Transparent Interlayer for Fire-Resistant Glass Made from Degussa’s AEROSIL® Fumed Silica Sets New Standards - for More Than Just Their Flame Resistance

Who says that large and small do not fit together and that companies of opposing sizes will get in each others way?

Certainly nobody who knows about the cooperation between Degussa AG, Dusseldorf, Germany, the world's largest producer of specialty chemicals, and the Swiss company, Interver Special Glass LTD!Dr.Thomas Hennig, who is responsible for marketing special oxides at Degussa, emphasises to the successful large-small cooperation.

"Completely novel fire-resistant glazings based on nanotechnology," he says, "confirm the success of our corporate link-up."

Hennig, who holds a PhD in Chemistry, says that the new glasses are lighter, have better optical properties and provide longer fire-resistance times. It is no wonder that the chemical specialists have learned something from their cooperation with the glass experts from Interver, Switzerland. Interver's fire protection and safety glasses, which are best known under the trade names INTERFLAM® and INTERFIRE®, have already set high standards.

For the newest generation of these glasses, Degussa manufactures a dispersion based on the fumed silica AEROSIL® OX 50. The dispersion is applied between two or more panes of glass, depending on the required time and fire-resistance class to be achieved. Through its nanotechnology, where structure and particles measuring millionths of a millimeter mean everything, the glass shows properties which have never been achieved before. The optical properties of the new glasses are a persuasive argument. They feature better clarity and lower haze values, so much that even the fire protection layer remains undetectable by the naked eye. Other advantages are the lack of syneresis, which prevents streak formation and tearing in the functional layer, and improved UV resistance and effective resistance to ageing, which prevent clouding.

INTERVER glasses like INTERFLAM® EW 120 and INTERFIRE® EI 30, EI 60 and EI 90 in addition offer good acoustic insulation properties while optimizing weight. In their designated field of application, namely fire protection, the transparent do-it-all glasses demonstrate long-lasting performance never previously achieved. A functional layer of INTERFLAM® 120, only 3 millimeters thick, is capable of withstanding continuous flames of temperatures over 1,000 degrees centigrade (1832°F) for over two hours!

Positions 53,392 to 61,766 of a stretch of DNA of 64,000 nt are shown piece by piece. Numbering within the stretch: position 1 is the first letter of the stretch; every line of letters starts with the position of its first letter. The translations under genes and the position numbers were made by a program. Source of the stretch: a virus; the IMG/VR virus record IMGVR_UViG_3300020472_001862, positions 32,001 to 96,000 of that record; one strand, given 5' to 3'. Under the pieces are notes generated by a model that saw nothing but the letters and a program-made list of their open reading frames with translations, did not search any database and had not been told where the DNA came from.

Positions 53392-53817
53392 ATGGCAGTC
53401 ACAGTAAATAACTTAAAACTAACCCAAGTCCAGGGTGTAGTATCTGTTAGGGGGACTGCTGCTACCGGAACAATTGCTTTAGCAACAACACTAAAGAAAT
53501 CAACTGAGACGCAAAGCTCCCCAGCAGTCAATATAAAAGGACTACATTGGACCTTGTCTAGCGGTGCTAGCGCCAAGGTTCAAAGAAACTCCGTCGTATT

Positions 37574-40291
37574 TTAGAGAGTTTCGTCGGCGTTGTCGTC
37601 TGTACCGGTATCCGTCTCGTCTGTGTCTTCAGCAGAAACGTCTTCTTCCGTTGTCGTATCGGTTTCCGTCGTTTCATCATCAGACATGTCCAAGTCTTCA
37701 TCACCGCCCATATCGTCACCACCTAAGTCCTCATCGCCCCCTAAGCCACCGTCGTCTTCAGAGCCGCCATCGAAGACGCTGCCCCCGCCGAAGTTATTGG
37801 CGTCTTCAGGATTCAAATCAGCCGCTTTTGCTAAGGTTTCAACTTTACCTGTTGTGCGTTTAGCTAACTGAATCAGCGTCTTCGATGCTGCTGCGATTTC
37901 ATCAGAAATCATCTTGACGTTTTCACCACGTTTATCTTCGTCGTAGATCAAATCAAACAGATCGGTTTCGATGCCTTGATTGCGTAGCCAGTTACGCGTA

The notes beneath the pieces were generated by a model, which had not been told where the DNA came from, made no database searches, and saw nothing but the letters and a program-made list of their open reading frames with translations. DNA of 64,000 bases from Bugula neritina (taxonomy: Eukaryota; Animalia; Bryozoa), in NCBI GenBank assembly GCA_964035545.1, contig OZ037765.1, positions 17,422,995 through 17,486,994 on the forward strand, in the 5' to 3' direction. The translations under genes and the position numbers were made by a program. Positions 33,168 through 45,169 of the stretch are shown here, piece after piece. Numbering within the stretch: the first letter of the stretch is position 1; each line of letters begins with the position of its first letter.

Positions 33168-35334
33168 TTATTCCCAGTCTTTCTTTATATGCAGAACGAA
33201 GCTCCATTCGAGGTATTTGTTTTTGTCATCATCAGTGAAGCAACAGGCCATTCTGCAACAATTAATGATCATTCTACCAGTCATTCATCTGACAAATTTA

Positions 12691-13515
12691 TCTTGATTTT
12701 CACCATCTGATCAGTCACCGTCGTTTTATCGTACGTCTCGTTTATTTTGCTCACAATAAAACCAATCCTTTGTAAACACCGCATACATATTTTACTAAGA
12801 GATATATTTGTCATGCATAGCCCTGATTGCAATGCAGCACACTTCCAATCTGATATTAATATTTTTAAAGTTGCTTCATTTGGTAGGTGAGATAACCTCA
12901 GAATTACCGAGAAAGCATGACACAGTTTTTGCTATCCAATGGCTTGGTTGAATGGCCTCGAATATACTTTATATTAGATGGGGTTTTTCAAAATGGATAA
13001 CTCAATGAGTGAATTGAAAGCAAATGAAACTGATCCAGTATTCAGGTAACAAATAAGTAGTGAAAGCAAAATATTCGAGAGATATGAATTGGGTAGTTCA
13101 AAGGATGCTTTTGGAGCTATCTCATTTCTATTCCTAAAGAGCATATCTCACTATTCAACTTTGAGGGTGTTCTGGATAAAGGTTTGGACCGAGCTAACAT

At the same time, these glasses form a strong radiation barrier that prevents fire from spreading, a significant contribution to the work of fire fighters and rescue workers.

All of these fire protection and safety glasses satisfy the world's strictest test criteria, standards and building regulations. Degussa and Interver - a cooperation with great prospects for success, not least because of "Nanotechnology made by Degussa."

600450 Transparent Interlayer for Fire-Resistant Glass Made from Degussa’s AEROSIL® Fumed Silica Sets New Standards - for More Than Just Their Flame Resistance
Date: 26 September 2005

See more news about:

Others also read

Emirates Glass, a Dubai Investment subsidiary, has won a major contract to supply 140,000 square meters of its premium glass to the prestigious development on the Palm Jumeirah, reaffirming its already established reputation as the single most prominent company in the entire regional glass industry.The deal was announced during the company's participation in the prestigious Big 5 show, the largest annual venue for the entire Middle-East glass contracting industry.
Packagers such as the UK's Rexam and private equity firms are set to vie for pump-sprayer business Calmar, which France's Saint-Gobain (SGOB.
Isra Vision Systems AG supplier of machine vision systems, has successfully improved its market position in display glass inspection with a major order totalling 1.8 Mio Euro.
The National Lime & Stone Co. will discontinue production of calcined lime early next month at its Carey plant, the company CEO announced Thursday.
Jain Scientific Glass Works, manufacturers of glassware for laboratories, is importing glass as raw material from China, which was much cheaper than the local product and abundantly available.
The following stocks are moving in Japanese markets today. Prices are as of 12:55 p.m. at the Tokyo Stock Exchange. Stock symbols are in parentheses after company names.

Add new comment